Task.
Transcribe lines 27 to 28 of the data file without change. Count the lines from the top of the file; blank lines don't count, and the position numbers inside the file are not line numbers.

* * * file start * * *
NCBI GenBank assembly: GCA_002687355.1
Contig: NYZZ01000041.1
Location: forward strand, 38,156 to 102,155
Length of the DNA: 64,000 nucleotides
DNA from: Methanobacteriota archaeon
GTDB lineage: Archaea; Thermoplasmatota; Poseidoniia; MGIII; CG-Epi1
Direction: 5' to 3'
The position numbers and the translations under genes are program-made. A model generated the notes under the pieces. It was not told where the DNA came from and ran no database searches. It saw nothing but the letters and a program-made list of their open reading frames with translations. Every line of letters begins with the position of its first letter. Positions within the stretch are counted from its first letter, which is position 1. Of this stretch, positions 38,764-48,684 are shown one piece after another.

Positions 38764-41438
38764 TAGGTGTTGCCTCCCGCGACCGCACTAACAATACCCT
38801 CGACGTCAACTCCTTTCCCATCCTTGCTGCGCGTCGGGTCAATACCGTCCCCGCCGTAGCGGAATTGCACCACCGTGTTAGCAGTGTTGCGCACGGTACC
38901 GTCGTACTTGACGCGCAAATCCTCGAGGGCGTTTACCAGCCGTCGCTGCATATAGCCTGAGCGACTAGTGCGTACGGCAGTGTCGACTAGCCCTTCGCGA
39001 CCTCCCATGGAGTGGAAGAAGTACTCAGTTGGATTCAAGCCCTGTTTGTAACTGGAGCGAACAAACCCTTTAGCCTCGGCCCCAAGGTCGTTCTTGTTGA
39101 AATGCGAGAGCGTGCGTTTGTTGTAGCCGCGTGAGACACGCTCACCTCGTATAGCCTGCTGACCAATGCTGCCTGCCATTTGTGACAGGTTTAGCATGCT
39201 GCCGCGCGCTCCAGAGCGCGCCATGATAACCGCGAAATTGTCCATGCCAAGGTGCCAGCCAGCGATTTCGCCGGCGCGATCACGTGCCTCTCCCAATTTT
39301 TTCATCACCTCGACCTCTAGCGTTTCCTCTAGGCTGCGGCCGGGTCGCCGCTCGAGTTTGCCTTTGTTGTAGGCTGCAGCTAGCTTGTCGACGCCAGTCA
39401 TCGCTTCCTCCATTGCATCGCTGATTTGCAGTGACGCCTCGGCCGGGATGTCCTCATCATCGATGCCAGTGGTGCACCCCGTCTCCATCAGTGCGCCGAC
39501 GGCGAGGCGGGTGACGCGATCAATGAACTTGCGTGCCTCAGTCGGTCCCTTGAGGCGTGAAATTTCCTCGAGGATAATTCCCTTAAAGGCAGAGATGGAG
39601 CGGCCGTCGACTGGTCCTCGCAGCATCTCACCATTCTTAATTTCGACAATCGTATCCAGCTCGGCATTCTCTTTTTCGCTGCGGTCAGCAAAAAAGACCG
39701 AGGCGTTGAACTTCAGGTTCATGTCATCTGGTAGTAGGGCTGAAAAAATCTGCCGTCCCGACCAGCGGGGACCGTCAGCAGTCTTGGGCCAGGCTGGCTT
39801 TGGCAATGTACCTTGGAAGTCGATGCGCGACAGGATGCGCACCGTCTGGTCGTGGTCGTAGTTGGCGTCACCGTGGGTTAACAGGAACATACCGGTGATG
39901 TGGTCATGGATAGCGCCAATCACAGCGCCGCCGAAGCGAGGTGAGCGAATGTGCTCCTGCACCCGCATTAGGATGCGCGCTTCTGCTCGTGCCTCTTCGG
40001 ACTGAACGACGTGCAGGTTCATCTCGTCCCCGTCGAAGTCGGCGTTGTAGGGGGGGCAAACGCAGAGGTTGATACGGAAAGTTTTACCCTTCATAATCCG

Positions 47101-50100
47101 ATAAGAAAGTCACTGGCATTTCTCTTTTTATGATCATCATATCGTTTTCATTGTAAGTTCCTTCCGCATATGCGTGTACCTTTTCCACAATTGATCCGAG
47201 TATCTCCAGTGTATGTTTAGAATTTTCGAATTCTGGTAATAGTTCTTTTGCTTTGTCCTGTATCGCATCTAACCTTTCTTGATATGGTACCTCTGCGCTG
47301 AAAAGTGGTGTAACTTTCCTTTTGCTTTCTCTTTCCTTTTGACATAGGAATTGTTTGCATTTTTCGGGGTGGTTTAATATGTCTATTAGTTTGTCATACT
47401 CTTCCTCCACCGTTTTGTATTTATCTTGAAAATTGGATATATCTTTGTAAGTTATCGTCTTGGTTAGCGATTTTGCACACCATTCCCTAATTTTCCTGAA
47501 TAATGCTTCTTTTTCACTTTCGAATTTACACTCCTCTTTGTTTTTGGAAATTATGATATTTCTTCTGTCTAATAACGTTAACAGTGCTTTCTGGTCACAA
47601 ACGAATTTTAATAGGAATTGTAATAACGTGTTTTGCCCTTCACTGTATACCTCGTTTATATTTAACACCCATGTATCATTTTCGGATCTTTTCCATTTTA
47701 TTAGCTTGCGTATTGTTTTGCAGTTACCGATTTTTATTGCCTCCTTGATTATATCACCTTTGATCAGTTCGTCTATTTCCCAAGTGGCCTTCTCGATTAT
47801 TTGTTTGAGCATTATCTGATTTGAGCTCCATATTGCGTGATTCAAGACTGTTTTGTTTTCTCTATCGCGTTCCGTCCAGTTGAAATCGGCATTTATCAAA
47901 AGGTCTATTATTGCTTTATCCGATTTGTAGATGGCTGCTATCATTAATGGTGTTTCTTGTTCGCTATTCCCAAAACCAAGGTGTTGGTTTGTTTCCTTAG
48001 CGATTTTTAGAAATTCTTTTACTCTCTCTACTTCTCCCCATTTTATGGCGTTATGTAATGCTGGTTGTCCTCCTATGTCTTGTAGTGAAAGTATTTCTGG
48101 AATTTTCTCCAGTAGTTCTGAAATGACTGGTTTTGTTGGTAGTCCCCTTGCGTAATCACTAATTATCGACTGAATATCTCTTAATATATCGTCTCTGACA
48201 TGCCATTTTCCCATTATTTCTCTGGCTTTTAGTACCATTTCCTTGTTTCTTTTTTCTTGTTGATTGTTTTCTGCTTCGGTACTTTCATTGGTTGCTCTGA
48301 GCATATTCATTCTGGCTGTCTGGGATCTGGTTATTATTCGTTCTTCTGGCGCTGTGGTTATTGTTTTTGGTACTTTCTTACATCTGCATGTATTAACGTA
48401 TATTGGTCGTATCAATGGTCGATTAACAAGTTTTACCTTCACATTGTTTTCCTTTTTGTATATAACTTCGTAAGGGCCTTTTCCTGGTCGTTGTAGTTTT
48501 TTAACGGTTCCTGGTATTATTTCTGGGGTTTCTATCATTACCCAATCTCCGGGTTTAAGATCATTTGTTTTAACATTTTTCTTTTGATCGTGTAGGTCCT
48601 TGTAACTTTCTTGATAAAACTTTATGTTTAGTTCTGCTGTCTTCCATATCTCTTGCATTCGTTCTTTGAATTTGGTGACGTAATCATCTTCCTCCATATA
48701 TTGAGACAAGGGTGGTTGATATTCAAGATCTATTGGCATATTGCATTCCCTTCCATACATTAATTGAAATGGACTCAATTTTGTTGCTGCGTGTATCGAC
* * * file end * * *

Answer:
47301 AAAAGTGGTGTAACTTTCCTTTTGCTTTCTCTTTCCTTTTGACATAGGAATTGTTTGCATTTTTCGGGGTGGTTTAATATGTCTATTAGTTTGTCATACT
47401 CTTCCTCCACCGTTTTGTATTTATCTTGAAAATTGGATATATCTTTGTAAGTTATCGTCTTGGTTAGCGATTTTGCACACCATTCCCTAATTTTCCTGAA